Hydrolysis of dicalcium phosphate dihydrate to hydroxyapatite
Rent the article at a discountRent now
* Final gross prices may vary according to local VAT.Get Access
Dicalcium phosphate dihydrate (DCPD) was hydrolysed in water and in 1 M Na2HPO4 solution at temperatures from 25–60°C. Hydrolysis was incomplete in water. At 25 °C, DCPD partially hydrolysed to hydroxyapatite (HAp). Formation of HAp is indicative of incongruent DCPD dissolution. At the higher temperatures, hydrolysis to HAp was more extensive and was accompanied by the formation of anhydrous dicalcium phosphate (DCP). Both of these processes are endothermic. When hydrolysis was carried out in 1 M Na2HPO4 solution, heat absorption was greater at any given temperature than for hydrolysis in water. Complete hydrolysis to HAp occurred in this solution. The hydrolysis of DCPD to HAp in sodium phosphate solution was also endothermic. The complete conversion of DCPD to HAp in sodium phosphate solution would not be expected if the only effect of this solution was to cause DCPD dissolution to become congruent. Because of the buffering capacity of a dibasic sodium phosphate solution, DCPD hydrolysed completely to HAp. Complete conversion to HAp was accompanied by the conversion of dibasic sodium phosphate to monobasic sodium phosphate. The formation of DCP was not observed indicating that the sodium phosphate solution precluded the DCPD-to-DCP dehydration reaction. In addition to affecting the extent of hydrolysis, reaction in the sodium phosphate solution also caused a morphological change in the HAp which formed. HAp formed by hydrolysis in water was needle-like to globular while that formed in the sodium phosphate solution exhibited a florette-like morphology. © 1998 Chapman & Hall
- W. E. Brown and L. W. Chow, in “Cements Research Progress — 1987” edited by P. W. Brown (American Ceramic Society, Westerville, OH, 1988) pp. 351-87.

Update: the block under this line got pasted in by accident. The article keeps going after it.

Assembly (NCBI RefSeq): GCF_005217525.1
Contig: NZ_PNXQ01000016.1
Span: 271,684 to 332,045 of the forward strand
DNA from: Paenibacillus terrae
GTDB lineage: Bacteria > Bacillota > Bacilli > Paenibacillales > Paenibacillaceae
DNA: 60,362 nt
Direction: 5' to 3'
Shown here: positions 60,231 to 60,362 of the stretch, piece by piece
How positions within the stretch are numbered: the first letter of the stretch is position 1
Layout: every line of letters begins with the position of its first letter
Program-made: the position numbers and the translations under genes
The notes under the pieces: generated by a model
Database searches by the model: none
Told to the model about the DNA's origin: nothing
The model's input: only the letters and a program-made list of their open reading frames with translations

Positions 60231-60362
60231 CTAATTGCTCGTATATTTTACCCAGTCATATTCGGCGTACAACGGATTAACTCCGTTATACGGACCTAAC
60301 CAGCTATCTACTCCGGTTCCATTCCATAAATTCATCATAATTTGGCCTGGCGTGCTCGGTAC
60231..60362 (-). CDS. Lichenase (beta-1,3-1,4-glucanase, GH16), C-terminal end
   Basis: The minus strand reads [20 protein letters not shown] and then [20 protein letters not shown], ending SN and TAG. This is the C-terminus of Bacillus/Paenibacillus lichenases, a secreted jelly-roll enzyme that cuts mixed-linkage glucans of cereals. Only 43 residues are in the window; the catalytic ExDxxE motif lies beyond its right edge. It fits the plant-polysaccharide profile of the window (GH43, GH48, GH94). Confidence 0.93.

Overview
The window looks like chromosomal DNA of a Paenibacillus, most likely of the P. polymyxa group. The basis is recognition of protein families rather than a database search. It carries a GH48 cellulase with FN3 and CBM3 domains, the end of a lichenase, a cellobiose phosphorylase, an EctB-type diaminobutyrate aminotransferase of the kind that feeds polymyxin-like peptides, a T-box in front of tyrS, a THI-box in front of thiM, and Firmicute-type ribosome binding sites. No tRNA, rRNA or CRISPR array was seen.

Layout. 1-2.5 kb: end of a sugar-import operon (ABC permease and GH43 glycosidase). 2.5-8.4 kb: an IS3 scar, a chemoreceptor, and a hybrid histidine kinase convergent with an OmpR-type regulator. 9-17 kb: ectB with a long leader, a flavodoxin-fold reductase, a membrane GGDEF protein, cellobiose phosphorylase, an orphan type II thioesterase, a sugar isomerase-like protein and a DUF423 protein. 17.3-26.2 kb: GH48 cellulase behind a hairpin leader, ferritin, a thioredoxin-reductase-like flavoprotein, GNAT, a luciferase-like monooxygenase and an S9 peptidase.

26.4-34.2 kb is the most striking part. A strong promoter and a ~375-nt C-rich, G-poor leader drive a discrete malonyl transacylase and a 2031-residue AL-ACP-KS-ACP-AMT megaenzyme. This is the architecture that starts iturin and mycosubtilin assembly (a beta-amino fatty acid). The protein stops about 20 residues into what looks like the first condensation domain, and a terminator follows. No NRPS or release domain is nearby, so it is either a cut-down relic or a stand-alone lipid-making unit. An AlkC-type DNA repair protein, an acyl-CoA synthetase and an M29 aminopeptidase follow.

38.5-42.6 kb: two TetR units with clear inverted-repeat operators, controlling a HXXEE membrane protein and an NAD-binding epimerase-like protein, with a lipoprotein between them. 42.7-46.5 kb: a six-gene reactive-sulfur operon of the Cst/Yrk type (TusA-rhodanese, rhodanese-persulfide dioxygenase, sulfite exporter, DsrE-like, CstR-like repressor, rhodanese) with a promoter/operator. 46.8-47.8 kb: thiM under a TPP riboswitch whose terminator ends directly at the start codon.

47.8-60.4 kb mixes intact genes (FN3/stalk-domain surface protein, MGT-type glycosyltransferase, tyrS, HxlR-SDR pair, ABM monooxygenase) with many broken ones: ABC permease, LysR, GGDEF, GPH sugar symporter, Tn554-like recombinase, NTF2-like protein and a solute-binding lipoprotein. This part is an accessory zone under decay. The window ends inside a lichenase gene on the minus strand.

- M. D. Francis and N. C. Webb, Calcif.Tissue Res. 6 (1971) 335.
- T. M. Gregory, E. G. Moreno and W. E. Brown, J. Res. NBS 74A (1970) 461.
- A. Perloff and A. S. Posner, Science 124 (1956) 583.
- P. W. Brown, J. Am. Ceram. Soc. 75 (1992) 17.
- K. Ishikawa and E. D. Eanes, J. Dent. Res. 72 (1993) 474.
- J. C. Elliott, “Structure and chemistry of the apatites and other calcium orthophosphates” (Elsevier, Amsterdam, 1994).
- M. S. Tung, L. C. Chow and W. E. Brown, 64 (1985).
- G. H. Nancollas and R. W. Marshall, ibid. 50 (1971) 1268.
- M. R. Christoffersen and J. Christoffersen, J. Cryst. Growth 87 (1988) 51.
- H. Mcdowell, T. M. Gregory and W. E. Brown, J. Res. NBS 81A (1977) 273.
- S. S. Feng and T. J. Rockett, J. Am. Ceram. Soc. 62 (1979) 619.
- M. Fulmer and P. W. Brown, J. Biomed. Mater. Res. 27 (1993) 1095.
- Idem., J. Mater. Res. 8 (1993) 1687.
- E. J. Prosen, P. W. Brown, F. L. Davies and G. Frohnsdorff, Cem. Concr. Res. 15 (1985) 703.
- K. S. Tenhuisen and P. W. Brown, J. Mater. Sci. Mater. Med. 7 (1996) 309.
- T. Ozawa, T. Ujiie and K. Tamuar, J. Chem. Soc. Jpn (1980) 1352.
- E. C. Moreno, T. M. Gregory and W. E. Brown, J. Res. NBS 70A (1966) 545.
- K. S. Tenhuisen and P. W. Brown, submitted.
- D. M. Roy, L. E. Drafall and R. Roy, in “Phase diagrams: materials science and technology”, edited by A. M. Alper (Academic Press, New York, 1978) pp. 185-239.
- Hydrolysis of dicalcium phosphate dihydrate to hydroxyapatite
Journal of Materials Science: Materials in Medicine
Volume 9, Issue 4 , pp 197-202
- Cover Date
- Print ISSN
- Online ISSN
- Kluwer Academic Publishers
- Additional Links
- Industry Sectors